Won’t You Be My Neighbor?

If you live in an apartment building in Manhattan, you may barely know the person who lives in the unit 10 feet from yours. Technically, he’s your “neighbor,” but the two of you hardly are what you’d call “neighborly.” That’s just the way it is there, maybe not always, but often.

If you live in a rowhouse in Brooklyn’s Bedford Stuyvesant section (Bed Stuy, to those in the know), being “neighborly” is the rule, not the exception. This probably is nothing new to those of you who have lived in houses most of your lives (except if you live on a fancy estate and your nearest neighbor is acres away). I, on the other hand, haven’t lived in a house since I left my parent’s home when I was 21, and became a married woman, so this is a brand new experience for me.

I now live on Lexington Avenue, between Bedford and Nostrand Avenues (coincidentally, I also lived off Lexington Avenue in Manhattan). My house sits on a ridiculously long block that’s about ⅕ of a mile, and has about 60 houses, but it feels more intimate than the upper east side co-op building where I lived, which had only 22 apartments, three on a floor!  I meet neighbors when I walk Rigby morning and evening, when I take out the trash (I’ve become a religious recycler here, where everyone follows the rules to a T), and when I move my car from one side of the street to another to abide by alternate-side-of-the-street parking regulations. (more…)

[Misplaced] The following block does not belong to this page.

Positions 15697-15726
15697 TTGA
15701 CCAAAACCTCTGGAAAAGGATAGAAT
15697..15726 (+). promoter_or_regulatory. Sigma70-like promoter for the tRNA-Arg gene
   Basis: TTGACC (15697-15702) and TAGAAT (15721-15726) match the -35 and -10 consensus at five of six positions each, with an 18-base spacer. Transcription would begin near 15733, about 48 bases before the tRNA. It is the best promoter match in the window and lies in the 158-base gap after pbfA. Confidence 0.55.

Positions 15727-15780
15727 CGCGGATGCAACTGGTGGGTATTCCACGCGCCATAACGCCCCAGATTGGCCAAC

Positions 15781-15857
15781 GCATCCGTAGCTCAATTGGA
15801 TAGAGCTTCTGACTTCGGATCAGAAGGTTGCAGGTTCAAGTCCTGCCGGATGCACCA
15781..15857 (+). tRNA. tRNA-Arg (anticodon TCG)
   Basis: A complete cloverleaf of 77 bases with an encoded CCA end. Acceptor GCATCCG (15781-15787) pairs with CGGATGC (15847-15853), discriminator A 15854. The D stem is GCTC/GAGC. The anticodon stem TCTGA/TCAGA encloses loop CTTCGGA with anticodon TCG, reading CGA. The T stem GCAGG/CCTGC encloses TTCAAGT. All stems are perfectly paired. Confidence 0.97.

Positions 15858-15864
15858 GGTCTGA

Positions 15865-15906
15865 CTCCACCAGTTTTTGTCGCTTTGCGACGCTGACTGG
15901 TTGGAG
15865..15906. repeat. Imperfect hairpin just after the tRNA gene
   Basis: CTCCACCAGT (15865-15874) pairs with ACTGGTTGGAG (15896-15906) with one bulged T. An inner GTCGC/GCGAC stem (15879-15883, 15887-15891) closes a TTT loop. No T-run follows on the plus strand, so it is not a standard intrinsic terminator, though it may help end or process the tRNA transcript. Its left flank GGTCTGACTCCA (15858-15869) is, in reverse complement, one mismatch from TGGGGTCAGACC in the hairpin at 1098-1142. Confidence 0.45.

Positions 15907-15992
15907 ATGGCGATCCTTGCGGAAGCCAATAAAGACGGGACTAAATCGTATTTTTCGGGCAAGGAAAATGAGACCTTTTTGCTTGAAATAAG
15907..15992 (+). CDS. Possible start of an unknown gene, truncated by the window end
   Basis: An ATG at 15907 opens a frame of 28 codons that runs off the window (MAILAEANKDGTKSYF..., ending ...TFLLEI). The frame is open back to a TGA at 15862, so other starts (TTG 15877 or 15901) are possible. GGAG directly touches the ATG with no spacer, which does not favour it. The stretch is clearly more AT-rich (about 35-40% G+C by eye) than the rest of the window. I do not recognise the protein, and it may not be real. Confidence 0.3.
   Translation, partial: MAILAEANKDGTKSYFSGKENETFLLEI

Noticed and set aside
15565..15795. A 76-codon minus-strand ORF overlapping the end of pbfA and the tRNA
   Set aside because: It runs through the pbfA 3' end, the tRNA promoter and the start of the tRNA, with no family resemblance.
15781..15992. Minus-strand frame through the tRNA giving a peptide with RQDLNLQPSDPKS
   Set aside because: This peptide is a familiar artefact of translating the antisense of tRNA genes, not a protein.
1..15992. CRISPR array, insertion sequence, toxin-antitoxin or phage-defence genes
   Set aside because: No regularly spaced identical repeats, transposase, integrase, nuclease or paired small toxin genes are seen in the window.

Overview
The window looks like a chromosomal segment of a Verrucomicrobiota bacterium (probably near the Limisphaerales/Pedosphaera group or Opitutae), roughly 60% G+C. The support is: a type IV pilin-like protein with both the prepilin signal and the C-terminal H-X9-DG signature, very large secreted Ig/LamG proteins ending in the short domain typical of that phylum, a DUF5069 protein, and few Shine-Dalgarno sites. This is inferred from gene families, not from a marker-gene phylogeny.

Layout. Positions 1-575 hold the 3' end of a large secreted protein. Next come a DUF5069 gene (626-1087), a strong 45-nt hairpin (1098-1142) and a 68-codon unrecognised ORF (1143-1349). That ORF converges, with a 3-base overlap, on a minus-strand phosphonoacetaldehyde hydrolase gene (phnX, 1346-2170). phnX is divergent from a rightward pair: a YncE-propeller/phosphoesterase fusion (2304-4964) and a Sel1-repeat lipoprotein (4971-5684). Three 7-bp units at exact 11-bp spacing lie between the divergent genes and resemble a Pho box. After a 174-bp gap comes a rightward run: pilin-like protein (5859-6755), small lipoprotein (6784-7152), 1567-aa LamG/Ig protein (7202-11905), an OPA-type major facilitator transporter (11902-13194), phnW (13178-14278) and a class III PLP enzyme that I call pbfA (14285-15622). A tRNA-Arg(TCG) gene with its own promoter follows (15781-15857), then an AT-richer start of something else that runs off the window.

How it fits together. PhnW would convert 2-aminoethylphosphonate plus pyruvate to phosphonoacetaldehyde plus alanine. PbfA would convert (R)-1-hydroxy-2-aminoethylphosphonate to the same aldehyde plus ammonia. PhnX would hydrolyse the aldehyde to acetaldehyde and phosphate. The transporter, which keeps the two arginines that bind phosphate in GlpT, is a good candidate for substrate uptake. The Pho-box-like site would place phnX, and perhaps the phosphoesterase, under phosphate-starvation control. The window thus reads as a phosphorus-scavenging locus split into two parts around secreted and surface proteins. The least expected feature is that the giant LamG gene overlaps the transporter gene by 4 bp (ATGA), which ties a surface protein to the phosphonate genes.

Why It’s Especially Important For Women To Vote

“There never will be complete equality until women themselves help to make laws and elect lawmakers.”

― Susan B. Anthony

On Election Day in 1920, millions of American women exercised their right to vote for the first time. It took activists and reformers nearly 100 years to win that right, and the campaign was not easy: Disagreements over strategy threatened to cripple the movement more than once. But on August 26, 1920, the 19th Amendment to the Constitution was finally ratified, enfranchising all American women and declaring for the first time that they, like men, deserve all the rights and responsibilities of citizenship.”  www.history.com

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Do You Have A Good Working Memory? Do You Even Know What Working Memory Is?

The last two weeks have been among the most frenetic in my life!

I’ve moved from the section of New York City where I’ve lived for 48 years; I’ve started renovation on an 1899 house with overgrown front and backyards, absent a kitchen or a single bathroom; shuttled back and forth, sometimes five times a day, between a temporary rental apartment and the house, and worked every single day on my biggest passion, FabOverFifty. I have always prided myself on being able to multitask with the best of ‘em, but I’ve been juggling multiple projects like I’ve never juggled before.